Destiny 2: The Final Shape Review

I've had a complicated history with Destiny 2, to say the least. I reviewed the basegame and Forsaken early on in the game's run, but then ended up falling off for years - only returning during what may very well have been the game's weakest point in last year's Lightfall expansion. Despite it all, I walked away from the mess excited to continue my journey into the future; a sentiment that I almost abandoned after Bungie's mass layoffs last year. Despite the bitter taste in my mouth of it all, I felt like the remaining developers - and those laid off who put their hard work into concluding the game's 10-year saga - deserved their work to be seen and played.

You've probably already heard it by now, so I won't mince words - Destiny 2: The Final Shape is absolutely the conclusion that fans could've hoped for. A big part of it comes down to a truly excellent campaign, but as an overall package there's obviously far more to it than that. For one, The Final Shape adds an entirely new class of enemies in the Dread; whereas Lightfall only added one major new enemy in the Tormentor, as well as Strand-based alternatives of existing enemies. The Prismatic subclass also turns the entire game on its head.

Prismatic, unlike last year's Strand, is less of an entirely new subclass - rather, it's a set of baseline abilities that players can unlock aspects and fragments for to slot in options from every other subclass in the game. While Lightfall simplified the types of builds that players could make, The Final Shape offers the ability to truly mix and match your Guardian at the base level - even if you can never truly get the same full synergy from that kit that you would otherwise. Prismatic also adds an entirely new system to the game that prioritizes you to deal both Light-aspected and Dark-aspected damage, without arbitrarily punishing builds that lean one way or the other.

Prismatic did have the potential to be an annoyance during the campaign with the addition of certain enemies that now sport a shield that will require a player to activate Transcendance - one of Prismatic's new abilities - before breaking it. While this does mean that players will be forced to use the subclass during the campaign, outside of that stipulation these enemies never ended up disrupting play despite my concerns. Even if you can't deal damage without breaking their shields first, shooting them very quickly fills up your meter to activate transcendance.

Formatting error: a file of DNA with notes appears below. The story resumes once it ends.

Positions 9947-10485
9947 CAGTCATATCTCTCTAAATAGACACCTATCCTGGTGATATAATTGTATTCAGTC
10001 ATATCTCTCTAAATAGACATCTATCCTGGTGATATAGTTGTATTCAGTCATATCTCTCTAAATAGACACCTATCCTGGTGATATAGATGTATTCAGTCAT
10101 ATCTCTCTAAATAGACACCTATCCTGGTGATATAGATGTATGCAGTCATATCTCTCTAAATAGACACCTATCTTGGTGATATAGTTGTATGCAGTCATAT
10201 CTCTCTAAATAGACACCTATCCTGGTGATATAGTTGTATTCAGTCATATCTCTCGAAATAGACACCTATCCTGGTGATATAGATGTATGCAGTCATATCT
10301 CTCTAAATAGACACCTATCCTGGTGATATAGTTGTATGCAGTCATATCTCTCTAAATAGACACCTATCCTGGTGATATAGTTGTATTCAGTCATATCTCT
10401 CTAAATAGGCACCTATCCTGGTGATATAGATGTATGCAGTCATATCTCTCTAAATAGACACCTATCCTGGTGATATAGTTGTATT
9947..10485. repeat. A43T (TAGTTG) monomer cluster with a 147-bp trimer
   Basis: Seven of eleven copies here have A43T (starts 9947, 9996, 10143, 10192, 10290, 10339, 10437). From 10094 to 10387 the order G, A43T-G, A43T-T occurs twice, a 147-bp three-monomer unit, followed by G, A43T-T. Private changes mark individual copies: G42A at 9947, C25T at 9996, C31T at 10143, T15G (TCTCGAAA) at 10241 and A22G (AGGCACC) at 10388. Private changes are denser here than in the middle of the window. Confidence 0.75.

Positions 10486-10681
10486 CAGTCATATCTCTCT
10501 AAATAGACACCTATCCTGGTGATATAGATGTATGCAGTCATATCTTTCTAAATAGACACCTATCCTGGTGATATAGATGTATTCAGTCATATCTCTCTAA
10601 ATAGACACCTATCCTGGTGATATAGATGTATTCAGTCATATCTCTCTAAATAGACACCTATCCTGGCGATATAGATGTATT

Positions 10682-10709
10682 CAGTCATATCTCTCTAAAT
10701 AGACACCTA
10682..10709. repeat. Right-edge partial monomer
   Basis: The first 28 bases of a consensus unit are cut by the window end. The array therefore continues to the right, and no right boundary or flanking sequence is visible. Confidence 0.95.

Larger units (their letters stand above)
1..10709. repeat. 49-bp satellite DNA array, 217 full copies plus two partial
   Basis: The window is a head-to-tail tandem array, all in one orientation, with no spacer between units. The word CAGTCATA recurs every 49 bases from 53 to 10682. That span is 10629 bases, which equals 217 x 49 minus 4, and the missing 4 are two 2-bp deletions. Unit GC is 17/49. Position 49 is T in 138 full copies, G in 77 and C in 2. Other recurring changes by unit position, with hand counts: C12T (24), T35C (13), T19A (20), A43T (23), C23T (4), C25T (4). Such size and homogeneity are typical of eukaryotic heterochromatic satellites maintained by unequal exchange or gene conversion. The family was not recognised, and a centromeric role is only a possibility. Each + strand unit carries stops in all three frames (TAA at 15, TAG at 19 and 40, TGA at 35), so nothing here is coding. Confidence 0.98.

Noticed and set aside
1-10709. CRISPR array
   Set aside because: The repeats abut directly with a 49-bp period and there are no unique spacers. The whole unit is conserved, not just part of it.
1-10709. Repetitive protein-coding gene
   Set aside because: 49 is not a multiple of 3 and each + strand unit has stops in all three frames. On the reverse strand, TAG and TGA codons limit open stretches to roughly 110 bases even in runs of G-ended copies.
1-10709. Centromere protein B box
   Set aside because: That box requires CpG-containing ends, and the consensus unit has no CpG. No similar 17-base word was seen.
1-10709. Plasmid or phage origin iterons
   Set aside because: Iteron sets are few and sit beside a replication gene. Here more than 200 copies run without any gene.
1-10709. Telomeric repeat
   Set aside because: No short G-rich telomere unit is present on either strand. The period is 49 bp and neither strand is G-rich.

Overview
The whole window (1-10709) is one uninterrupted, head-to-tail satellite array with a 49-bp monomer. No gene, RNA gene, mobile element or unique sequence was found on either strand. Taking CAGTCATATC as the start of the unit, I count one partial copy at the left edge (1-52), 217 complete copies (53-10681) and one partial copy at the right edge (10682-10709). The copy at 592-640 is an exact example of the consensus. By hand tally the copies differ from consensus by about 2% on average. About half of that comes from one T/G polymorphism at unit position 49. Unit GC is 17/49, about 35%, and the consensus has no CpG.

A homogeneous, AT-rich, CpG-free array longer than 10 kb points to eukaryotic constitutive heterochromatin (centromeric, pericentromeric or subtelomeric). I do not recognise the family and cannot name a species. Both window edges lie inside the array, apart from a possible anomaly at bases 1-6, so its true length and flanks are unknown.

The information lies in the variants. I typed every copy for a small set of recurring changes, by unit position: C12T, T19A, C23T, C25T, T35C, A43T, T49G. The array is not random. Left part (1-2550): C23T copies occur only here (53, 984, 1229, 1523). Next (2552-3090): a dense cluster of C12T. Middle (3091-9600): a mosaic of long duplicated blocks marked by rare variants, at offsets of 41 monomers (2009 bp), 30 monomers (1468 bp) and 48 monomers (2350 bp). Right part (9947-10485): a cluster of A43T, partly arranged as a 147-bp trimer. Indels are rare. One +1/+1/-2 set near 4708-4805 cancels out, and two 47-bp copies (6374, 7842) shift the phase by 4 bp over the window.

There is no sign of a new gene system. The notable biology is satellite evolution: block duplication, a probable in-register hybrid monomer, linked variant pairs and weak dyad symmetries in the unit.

Outside of Prismatic and its associated additions, the new Patrol Zone in The Pale Heart offers a few new wrinkles to consider. For the first time ever, Bungie has added in an Exotic weapon with randomized perks; Ergo Sum, the new sword which was first alluded to years back sitting upon a vision of the player's eventual grave, can be grinded across activities such as Pathfinder in order to find one that best fits your playstyle.

Pathfinder itself is a new system that presumably will be used for Patrol Zones going forward; players complete a number of objectives in any order on a tree to reach their reward at the end of its branching paths; not only do you get seasonal XP for each of the nodes you've completed, but you can look ahead to see what later nodes will require you to do, and you can even pre-fill these objectives so that they're ready to clear once you've reached their point of the tree. It's a little tricky to explain, but in practice Pathfinder feels like it rewards you for engaging with many of Destiny 2's systems - and it's a nice little distraction from the targeted objectives elsewhere in the game.

As for those, the new raid in Salvation's Edge is yet another win for Bungie's raid team, with some fascinating new mechanics that truly make the most out of what Destiny has to offer. One encounter in particular was excellent even beyond its difficulty for how it completely recontextualized what an MMO raid could be, and for that alone I would be remiss in not giving the raid its due. 

For a Destiny 2 player, The Final Shape accomplished everything it needed to and more. Yet saying anything else would just be preaching to the choir; if you're already playing Bungie's FPS MMORPG, I've not told you anything you don't already know. On the flipside, if you've yet to give the game a shot - or have been lapsed for years - it's similarly difficult to make a suggestion that new players can hop on here. They can, sure, but new player retention continues to be Destiny 2's most fundamental issue. The Final Shape is an excellent expansion, and will be among the best games of 2024 - yet it's more-or-less completely inaccessible outside of those already on the treadmill.

That's not to diminish all that Bungie's workers have accomplished here, and I'm glad I was able to experience it for myself. It's just a shame that I can't in good faith recommend anyone not already familiar with Destiny and its universe give it a shot. Destiny 2: The Final Shape is a near-perfect conclusion to Destiny's first major story arc; here's hoping this can be an opportunity to open the floodgates for new players going forward.